Fira de Barcelona in Argentina

Analía Wlazlo heads the delegation of Fira de Barcelona in Buenos Aires, the capital of Argentina and a beautiful city whose European roots are still very much alive.

Argentina has the second-largest economy in South America after Brazil. It has an outstanding livestock sector – meat from Argentina is justly famous and exported all over the world – but also agriculture and industry, and it has significant reserves of oil, gas and valuable ores, including gold, zinc and copper.

A complicated relationship

24-05-02The exploitation of its oilfields, and specifically the expropriation of Repsol, has been the cause of conflict between the companies in the sector and the governments of Argentina and Spain. In the words of Analía Wlazlo, in recent years “trade relations between Argentina and Spain have not, unfortunately, been as smooth as they could be, but Argentina holds its links with its roots in great esteem, and our shared language is a factor in our favour”.

Spain is Argentina’s eighth largest supplier, and its sixth largest client. According to the most recent data, from 2010, Argentina’s exports to Spain were worth 1,780 million euros, which was twice the value of sales from Spain to Argentina.

“Argentina needs both technology and raw materials for industrial processes that Spain possesses”, says Analía, who also believes that “those who want to do business must think about long-term investment. It is more complex than it was a few years ago, but not impossible”.

The good image of Fira

With regard to the reputation of Fira de Barcelona in Argentina, the delegate in Buenos Aires confirms that “The perception of Fira is excellent, where it is seen as organised, innovative and enterprising”.

According to Analía Wlazlo, exhibitors and visitors from Argentina “are most familiar with Construmat, because it has been promoted in Argentina and Uruguay for over 15 years, but there are a number of events that stand out and have raised a lot of interest. Fairs such as Piscina, Alimentaria, Hostelco and Náutico, among others. Fairs that have been aimed at an international audience have made an impact in this country and in Uruguay.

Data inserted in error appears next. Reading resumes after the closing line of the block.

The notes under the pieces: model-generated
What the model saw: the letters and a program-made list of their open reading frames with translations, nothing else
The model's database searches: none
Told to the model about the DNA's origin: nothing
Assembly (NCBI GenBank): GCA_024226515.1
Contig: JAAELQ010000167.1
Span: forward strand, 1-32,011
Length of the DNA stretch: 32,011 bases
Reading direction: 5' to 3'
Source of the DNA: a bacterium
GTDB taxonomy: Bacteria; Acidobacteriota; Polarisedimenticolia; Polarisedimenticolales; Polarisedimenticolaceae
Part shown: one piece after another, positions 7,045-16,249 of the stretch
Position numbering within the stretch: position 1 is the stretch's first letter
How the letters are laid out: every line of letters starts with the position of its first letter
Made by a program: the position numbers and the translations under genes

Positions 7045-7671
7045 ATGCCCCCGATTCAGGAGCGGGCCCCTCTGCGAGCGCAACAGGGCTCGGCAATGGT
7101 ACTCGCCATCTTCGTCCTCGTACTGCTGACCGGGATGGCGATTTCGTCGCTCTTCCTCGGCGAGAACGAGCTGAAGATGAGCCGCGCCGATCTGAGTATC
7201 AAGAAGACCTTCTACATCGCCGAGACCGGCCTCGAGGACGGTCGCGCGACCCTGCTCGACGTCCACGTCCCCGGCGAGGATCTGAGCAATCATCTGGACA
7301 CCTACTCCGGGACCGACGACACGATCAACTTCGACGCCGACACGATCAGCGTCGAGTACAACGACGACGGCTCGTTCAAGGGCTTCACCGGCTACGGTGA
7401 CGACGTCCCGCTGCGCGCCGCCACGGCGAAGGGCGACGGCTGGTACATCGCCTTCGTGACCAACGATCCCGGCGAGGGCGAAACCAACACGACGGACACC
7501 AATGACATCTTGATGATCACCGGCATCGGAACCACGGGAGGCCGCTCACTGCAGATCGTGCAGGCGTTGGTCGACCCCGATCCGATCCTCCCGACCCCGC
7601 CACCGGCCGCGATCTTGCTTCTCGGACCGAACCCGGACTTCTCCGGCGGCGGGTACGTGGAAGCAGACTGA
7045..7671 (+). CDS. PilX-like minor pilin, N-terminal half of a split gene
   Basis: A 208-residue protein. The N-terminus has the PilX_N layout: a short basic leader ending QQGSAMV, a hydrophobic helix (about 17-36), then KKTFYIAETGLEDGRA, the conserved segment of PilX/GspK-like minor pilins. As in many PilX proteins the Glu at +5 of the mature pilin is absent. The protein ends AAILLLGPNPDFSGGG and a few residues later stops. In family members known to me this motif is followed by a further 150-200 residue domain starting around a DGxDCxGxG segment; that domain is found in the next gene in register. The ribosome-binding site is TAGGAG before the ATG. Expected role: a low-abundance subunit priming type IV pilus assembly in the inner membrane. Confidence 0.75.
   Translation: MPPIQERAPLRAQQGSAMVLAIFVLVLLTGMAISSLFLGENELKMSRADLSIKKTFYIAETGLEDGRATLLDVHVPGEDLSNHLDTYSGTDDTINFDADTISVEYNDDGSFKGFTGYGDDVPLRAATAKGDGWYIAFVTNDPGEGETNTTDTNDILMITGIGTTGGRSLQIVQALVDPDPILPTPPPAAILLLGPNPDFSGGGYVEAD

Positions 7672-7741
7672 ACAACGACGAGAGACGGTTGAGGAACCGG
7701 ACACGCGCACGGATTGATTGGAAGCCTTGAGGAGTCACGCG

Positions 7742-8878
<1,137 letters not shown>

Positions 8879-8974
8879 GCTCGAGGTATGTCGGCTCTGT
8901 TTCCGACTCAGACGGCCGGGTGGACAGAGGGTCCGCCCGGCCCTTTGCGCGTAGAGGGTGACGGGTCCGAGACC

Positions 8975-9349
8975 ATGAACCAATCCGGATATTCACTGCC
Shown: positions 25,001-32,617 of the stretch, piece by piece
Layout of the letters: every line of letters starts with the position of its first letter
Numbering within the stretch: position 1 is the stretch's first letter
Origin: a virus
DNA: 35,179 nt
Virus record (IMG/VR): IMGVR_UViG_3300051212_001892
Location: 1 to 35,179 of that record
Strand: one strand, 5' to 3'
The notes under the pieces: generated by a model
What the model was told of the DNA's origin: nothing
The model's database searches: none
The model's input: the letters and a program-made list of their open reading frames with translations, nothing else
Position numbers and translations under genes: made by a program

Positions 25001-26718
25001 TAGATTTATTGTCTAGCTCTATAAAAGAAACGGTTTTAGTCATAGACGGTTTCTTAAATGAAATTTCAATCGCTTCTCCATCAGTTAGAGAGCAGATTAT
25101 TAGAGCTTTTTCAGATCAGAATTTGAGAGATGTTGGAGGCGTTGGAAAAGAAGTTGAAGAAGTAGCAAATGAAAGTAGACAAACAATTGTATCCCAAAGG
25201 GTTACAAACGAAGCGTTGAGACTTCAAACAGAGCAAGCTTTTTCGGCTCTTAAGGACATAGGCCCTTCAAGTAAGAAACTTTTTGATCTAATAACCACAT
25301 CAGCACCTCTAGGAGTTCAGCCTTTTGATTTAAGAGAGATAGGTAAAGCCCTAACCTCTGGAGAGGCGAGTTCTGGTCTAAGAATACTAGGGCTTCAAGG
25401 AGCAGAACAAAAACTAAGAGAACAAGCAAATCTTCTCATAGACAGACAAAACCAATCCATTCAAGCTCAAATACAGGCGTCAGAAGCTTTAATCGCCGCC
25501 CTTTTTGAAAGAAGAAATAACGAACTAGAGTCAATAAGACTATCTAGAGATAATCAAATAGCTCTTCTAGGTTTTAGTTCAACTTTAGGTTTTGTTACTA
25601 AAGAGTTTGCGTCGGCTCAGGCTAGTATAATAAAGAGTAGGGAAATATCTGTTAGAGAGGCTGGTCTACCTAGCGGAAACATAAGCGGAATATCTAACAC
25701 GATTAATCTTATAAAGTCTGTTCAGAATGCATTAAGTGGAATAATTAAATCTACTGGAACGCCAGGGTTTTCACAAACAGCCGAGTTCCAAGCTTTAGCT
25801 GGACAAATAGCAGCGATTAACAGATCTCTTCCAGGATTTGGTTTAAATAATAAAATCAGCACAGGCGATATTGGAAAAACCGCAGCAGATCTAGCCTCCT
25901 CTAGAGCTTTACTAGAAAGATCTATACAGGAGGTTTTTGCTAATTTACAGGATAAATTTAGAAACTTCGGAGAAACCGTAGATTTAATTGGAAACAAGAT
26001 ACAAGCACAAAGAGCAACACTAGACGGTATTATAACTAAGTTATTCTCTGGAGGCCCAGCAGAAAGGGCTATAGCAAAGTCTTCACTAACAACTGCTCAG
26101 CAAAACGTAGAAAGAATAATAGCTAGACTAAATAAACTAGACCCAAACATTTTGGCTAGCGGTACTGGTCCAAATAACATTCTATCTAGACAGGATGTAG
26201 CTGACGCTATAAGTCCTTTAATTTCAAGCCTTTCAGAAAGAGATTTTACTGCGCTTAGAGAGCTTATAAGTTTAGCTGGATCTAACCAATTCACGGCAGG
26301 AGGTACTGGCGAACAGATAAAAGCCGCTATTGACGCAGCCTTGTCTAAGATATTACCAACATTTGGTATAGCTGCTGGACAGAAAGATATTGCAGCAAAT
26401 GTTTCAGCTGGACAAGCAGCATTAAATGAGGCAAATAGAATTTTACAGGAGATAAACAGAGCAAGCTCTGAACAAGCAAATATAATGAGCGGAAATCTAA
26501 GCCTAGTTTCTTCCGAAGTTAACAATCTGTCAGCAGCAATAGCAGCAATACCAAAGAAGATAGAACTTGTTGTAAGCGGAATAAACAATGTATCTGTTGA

Analía Wlazlo is clear about the image of Barcelona: “We feel right at home. We always want to come back to Barcelona, and there is always something new going on to surprise us”.

It may have something to do with the large Argentine community settled in Barcelona, which has earned the city, together with Paris and Buenos Aires, the reputation of a world capital of tango, or that many of the greatest Argentine footballers have achieved glory playing for FC Barcelona. It all adds up.

A great country

24-05-03Argentina is a federal republic with a surface area of 2,780,000 square kilometres and a population of 42 million. This population is concentrated in and around the capital, Buenos Aires and its metropolitan area (where over 13 million live), and the cities of Rosario, Córdoba and Mendoza.

The per capital income is 11,590 dollars per year, and it has a very high Human Development Index (HDI), the second in Latin America after Chile.

Argentina forms part of the G-20 group which includes the most important global economies and those of Mercosur. Brazil, Paraguay, Uruguay, Bolivia and Venezuela are also members, and represent 270 million inhabitants and a GDP of 3.3 billion dollars, which is more than 82% of the total for all South America. It is the world’s largest producer of food. It is the fourth most visited country on the American continent, and a powerful tourist attraction.

R. P.